Small business owners tend not to think about continuation, but that’s often a mistake. If your business generates any profit, it’s worth something. Sometimes it’s worth a great deal. It makes perfect sense to spend a little time to protect your enterprise with a small business continuity plan. A side benefit is that the same ingredients of this plan will help you make your business more successful.
I must admit that for many years, I completely ignored this issue. I simply bought more than enough life insurance and figured that would take care of my family if, heaven forbid, something happened to me. That all changed several years ago when it finally dawned on me that my clients deserved a continuity plan as much as my family did.
The point was driven home when earlier this year I was asked to step in and take over for another financial planner. Unfortunately, he passed away at a very young age. The one silver lining in that very dark cloud was that he did have a continuity plan. Of course, it doesn’t make sense to leave such an important issue to luck. As a result, I’m a big fan of business owners setting up a continuity plan while they are very much alive and healthy.
What is a continuity plan?
This is just a plan that will be implemented if something happens to you. Once implemented, the plan allows your business to continue operating to service your clients and create income for your family.
How do you create your own small business continuity plan?
The first step to creating your business continuity plan is to imagine you are going on a very long vacation. Write down all the duties you perform in your business every day. Make that list over several weeks and months, if not years. That’s because you might have certain responsibilities that simply don’t need your attention every day but only sporadically. I know in my business, we have daily, weekly, monthly, quarterly and annual duties. I continually update my plan, and you should too.
Are you in charge of technology in your company? Do you select which hardware to purchase? Do you select and install software? If you really want a continuity plan, you should hire someone to make these decisions in most cases. The nice thing about doing this (and most of the following steps) is that once you do this you’ll free up your time for more important duties – like bringing in new business.
Scan all your legal documents just as you would your personal estate plan documents. Make sure your successor COO (Chief Operating Officer – described below) has access to these documents. This will include your incorporation papers and important business contacts as well.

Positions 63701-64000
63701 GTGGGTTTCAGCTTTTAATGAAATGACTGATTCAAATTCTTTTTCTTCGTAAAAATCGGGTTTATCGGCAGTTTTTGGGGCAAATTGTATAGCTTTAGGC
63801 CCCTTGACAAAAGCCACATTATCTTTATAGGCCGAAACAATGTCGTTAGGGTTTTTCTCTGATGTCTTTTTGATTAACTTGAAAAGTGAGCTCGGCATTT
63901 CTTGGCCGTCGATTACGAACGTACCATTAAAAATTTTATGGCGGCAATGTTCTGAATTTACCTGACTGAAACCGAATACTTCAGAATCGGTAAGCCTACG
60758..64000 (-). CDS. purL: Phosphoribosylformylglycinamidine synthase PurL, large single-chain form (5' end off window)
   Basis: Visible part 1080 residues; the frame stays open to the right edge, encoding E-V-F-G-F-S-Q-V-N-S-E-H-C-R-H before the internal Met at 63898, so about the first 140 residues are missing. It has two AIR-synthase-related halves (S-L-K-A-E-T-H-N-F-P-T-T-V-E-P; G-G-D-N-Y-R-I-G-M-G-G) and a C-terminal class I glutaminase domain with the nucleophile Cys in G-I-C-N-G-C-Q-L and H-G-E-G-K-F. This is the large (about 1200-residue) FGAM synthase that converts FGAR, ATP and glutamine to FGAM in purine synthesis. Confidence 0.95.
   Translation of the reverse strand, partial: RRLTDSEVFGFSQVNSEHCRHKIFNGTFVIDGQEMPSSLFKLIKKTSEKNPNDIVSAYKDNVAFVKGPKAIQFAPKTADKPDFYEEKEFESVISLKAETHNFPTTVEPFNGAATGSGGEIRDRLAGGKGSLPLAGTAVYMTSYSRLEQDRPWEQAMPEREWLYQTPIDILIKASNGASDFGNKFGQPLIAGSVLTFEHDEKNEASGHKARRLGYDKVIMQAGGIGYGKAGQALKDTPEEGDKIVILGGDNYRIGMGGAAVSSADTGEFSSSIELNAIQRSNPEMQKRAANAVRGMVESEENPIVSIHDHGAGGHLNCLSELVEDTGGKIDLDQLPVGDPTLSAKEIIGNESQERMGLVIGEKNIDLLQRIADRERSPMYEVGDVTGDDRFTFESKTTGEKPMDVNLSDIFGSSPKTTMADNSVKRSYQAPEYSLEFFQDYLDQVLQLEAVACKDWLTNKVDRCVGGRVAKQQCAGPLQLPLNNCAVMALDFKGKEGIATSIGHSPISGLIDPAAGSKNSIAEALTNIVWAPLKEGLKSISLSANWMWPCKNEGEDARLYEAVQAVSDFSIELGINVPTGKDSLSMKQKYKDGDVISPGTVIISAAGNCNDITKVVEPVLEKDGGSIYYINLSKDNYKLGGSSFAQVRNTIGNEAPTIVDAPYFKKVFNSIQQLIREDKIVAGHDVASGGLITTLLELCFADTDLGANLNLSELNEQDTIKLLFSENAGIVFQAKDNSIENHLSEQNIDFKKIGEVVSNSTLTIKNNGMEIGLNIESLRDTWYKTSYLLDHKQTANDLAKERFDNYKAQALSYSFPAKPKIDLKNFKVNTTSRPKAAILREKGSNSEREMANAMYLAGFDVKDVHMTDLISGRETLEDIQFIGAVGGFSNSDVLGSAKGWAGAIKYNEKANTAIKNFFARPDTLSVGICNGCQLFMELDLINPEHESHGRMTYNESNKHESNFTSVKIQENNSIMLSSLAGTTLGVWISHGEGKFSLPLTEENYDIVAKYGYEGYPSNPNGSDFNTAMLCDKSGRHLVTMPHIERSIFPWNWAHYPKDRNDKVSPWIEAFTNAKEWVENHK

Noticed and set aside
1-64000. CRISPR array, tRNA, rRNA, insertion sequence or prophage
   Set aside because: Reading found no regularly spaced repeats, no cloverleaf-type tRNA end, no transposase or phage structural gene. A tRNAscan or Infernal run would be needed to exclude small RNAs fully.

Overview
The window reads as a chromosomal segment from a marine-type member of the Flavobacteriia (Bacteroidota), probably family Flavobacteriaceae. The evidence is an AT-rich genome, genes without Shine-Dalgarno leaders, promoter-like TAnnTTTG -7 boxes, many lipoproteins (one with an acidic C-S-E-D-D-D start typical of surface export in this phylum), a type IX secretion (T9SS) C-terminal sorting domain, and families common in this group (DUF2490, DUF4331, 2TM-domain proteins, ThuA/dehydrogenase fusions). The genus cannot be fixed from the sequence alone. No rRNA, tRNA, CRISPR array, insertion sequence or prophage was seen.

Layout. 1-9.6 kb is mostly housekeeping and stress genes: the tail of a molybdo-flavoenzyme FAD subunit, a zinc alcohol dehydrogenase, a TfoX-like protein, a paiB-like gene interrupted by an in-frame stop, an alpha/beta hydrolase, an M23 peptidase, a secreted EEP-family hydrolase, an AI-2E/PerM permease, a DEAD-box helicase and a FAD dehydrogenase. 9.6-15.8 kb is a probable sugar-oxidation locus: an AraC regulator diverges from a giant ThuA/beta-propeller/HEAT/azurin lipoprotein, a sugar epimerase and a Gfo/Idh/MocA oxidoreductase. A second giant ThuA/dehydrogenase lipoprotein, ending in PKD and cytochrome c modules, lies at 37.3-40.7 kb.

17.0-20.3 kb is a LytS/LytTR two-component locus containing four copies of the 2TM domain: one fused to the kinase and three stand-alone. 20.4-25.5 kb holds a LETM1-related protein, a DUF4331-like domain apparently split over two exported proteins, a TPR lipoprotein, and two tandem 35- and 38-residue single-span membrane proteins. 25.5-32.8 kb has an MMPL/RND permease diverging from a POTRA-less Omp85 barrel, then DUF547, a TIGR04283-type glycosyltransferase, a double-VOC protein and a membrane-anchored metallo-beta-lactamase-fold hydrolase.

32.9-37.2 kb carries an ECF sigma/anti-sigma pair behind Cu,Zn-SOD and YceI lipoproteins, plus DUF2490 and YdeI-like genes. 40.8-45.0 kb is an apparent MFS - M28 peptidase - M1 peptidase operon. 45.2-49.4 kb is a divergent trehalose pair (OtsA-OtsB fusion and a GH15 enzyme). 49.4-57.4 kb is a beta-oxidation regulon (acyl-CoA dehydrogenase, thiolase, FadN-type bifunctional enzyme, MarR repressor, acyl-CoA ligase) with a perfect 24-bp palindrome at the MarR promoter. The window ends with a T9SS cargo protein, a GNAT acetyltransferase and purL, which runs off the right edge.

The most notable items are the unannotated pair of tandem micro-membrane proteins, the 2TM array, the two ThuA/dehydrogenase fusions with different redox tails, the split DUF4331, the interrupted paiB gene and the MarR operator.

I’m convinced that every small business needs a Chief Operations Officer other than you. The COO is your co-pilot. This is a person who directs personnel and oversees operations to make sure everything gets done. Most entrepreneurs don’t like to hire a COO because they want control and they don’t want to spend the money. I understand the desire to hold on to control, but the cost of doing so is very high. If you hold on to all the inside information on your company, you’ll never be able to create a continuity plan.
While the issue of cost is a real one, you can solve the problem by hiring a part-time COO. Speak to your CPA. She may be willing to take on the duty or know a retired CPA who would be a good fit. Also, look into hiring a virtual COO.
While we’re on the issue of operations, it’s vital that you document all of the systems that run your business. You don’t want any aspect of your business to depend on you being there. The best way to guarantee repeatable results is to have a systems manual that everyone understands and uses. (Use this same strategy to help your family learn how to survive the death of a spouse. Document everything on the personal side too.)
If you want your business to survive you, you’ll need someone to bring in sales. Go back to the idea of being on vacation. If you were out of the office for two years, how would your business continue to grow? This is probably going to be the hardest question to answer. If you don’t have the solution just yet, don’t worry about it. Handle the other action items first and come back to this. Keep this issue in the back of your mind and be mindful of possible solutions as you conduct your business.
5. Key Personnel
Identify your key personnel and make them part of your continuity plan. Get their input. Ask them what you’ve forgotten and ask them to provide improvements. It’s vital that you get them to buy in to the solution. You certainly want them to stick around.
Once you have all the key ingredients for your small business continuation plan, make sure you haven’t forgotten anything. Of course, the odds are high that you will have overlooked something, so don’t beat yourself up. This is a work-in-progress that will improve over time.
Every time your business encounters a problem or undertakes a certain operation, ask yourself how the work would have been completed if you weren’t there to do it.
Once you have a foolproof answer to this question – every time it’s asked – you have your small business continuation plan. If you still have work that couldn’t get done without you, you still have work to do on your plan.
Do you have a continuation plan? How did you create it? How long did it take?